Trained as an architect, Cameron Sinclair has worked in every major natural disaster over the last decade. From post Katrina reconstruction to community led building in Haiti Sinclair has been apart of teams building shelters for communities in 49 countries and has raised over $50M for humanitarian activities. As co-founder of Architecture for Humanity he built schools, health clinics, affordable housing and developed long term sustainable reconstruction programs.
Sinclair is principal designer and founder of the Small Works, a for purpose design firm. They are working on a range of projects including resilient islands, schools and housing for refugees, a sound therapy lab and developing a national healthcare system for South Sudan. Additionally he works for a family foundation on health, education and conservation programs.
Sinclair compiled a number of best selling books, is a visiting professor to a number of universities and holds an honorary doctorate of Architecture. Sinclair was a Senior Fellow of the Design Futures Council, an advisor at USAID and a Young Global Leader of the World Economic Forum. As recipient of many awards, Sinclair won the TED prize, the National Design Award and a runner-up for UK Designer of the Year.
Sinclair and Architecture for Humanity co-founder Kate Stohr have compiled a compendium on socially conscious design titled “Design Like You Give A Damn: Architectural Responses to Humanitarian Crises” (May 2006, Metropolis Books). He serves on advisory boards of the Acumen Fund, Detroit Collaborative Design Center and the Institute for State Effectiveness.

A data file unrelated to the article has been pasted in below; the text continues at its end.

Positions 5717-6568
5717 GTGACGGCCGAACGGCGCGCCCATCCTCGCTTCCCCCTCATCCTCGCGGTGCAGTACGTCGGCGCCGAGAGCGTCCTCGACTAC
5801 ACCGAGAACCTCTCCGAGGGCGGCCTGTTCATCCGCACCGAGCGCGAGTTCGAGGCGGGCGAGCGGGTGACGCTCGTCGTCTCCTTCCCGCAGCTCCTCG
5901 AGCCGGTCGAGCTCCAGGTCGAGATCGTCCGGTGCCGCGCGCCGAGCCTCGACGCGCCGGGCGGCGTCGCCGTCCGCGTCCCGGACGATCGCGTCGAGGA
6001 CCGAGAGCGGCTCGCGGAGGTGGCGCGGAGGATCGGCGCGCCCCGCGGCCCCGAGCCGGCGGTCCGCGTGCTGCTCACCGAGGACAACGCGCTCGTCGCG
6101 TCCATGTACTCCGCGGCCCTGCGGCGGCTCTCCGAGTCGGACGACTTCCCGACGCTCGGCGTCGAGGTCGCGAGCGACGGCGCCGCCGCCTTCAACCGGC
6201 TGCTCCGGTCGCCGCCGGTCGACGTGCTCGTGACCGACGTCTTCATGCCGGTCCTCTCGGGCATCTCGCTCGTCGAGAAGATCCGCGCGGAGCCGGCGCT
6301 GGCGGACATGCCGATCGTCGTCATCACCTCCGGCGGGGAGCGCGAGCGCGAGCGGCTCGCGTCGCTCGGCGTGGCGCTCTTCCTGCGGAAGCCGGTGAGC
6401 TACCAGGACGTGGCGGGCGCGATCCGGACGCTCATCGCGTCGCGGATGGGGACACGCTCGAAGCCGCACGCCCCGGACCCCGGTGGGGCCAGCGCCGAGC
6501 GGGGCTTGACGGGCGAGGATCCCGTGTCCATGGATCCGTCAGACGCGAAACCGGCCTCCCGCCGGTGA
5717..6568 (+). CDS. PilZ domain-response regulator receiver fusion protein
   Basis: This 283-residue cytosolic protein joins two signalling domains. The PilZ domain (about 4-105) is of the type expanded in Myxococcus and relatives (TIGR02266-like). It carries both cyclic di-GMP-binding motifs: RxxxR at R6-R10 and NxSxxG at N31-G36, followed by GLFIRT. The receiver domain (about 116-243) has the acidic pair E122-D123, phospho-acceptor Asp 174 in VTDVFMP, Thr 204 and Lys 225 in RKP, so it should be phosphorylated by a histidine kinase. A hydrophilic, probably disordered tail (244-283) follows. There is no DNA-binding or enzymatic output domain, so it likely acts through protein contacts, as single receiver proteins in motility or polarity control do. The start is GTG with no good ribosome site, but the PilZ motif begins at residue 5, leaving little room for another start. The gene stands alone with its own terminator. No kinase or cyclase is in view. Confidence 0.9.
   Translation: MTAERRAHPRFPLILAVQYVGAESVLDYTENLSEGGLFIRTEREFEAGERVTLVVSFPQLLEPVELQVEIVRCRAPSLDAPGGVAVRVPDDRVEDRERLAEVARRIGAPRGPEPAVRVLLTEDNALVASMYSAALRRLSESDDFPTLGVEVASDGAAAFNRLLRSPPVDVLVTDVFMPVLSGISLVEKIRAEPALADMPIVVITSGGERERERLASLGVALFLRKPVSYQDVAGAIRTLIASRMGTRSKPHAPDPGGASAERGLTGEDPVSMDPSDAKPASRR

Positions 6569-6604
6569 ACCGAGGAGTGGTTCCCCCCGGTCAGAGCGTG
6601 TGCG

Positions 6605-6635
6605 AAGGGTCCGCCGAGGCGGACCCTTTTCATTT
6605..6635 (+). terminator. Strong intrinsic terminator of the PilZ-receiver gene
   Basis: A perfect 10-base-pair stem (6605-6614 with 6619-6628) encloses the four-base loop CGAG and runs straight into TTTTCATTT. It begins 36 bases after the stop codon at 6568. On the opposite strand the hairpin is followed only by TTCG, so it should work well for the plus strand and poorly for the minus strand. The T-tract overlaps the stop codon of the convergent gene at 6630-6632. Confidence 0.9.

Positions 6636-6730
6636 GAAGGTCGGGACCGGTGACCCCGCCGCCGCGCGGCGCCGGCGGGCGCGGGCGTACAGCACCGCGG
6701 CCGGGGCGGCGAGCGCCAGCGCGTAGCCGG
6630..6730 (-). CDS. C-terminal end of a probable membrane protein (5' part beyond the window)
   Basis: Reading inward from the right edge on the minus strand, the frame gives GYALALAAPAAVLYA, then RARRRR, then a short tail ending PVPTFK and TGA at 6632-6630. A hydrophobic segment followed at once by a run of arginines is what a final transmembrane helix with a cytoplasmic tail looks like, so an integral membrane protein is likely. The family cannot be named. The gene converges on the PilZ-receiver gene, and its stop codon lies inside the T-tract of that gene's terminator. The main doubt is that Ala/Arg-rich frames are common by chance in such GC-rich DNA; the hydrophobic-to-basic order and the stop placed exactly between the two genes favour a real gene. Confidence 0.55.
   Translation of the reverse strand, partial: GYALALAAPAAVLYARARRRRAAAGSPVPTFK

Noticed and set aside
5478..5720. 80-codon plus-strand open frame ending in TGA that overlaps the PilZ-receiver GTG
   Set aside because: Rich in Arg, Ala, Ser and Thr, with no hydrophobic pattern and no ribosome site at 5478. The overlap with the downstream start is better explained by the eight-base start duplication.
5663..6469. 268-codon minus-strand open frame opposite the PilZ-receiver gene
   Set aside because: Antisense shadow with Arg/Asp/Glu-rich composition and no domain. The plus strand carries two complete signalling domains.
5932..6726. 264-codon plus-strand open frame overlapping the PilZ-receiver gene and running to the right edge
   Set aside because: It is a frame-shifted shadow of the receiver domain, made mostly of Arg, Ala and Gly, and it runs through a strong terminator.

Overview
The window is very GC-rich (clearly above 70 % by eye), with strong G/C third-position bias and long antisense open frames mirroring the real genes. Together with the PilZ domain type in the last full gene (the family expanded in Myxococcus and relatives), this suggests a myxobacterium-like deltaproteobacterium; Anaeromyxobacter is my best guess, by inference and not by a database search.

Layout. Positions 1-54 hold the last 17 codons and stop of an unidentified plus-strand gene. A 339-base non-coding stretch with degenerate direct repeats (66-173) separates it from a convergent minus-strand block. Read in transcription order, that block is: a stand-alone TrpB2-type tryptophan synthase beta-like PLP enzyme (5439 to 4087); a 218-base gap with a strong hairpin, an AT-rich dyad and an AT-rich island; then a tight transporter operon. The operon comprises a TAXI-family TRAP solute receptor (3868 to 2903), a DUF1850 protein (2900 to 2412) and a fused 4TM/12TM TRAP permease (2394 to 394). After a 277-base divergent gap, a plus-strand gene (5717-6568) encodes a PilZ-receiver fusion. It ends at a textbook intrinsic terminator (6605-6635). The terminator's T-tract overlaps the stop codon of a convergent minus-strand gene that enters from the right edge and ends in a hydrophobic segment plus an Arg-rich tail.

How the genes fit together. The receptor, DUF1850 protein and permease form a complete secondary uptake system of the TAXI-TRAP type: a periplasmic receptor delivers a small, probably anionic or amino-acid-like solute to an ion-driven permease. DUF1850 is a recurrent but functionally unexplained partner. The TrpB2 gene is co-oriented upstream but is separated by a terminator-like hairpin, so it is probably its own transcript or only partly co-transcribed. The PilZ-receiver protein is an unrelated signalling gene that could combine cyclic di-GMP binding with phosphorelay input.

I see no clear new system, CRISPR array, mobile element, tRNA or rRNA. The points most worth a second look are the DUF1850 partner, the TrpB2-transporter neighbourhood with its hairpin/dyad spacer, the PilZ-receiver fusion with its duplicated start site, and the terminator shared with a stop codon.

In 2004 Fortune Magazine named Cameron Sinclair was named as one of the Aspen Seven, seven people changing the world for the better. He was the recipient of the 2006 TED prize and the 2005 RISD/Target Emerging Designer of the Year. Recently he was selected as a Young Global Leader by the World Economic Forum.
Along with co-founder Kate Stohr, was awarded the Wired Magazine 2006 Rave Award for Architecture for their work in responding to housing needs following Hurricane Katrina. In 2008 they were recipients of the 2008 National Design Awards for demonstrating “that good design can indeed change the world.”
As a result of the TED Prize he and Stohr launched the Open Architecture Network, the worlds’ first open source community dedicated to improving living conditions through innovative and sustainable design. In 2009 the network will host a global challenge to redesign educational facilities around the world.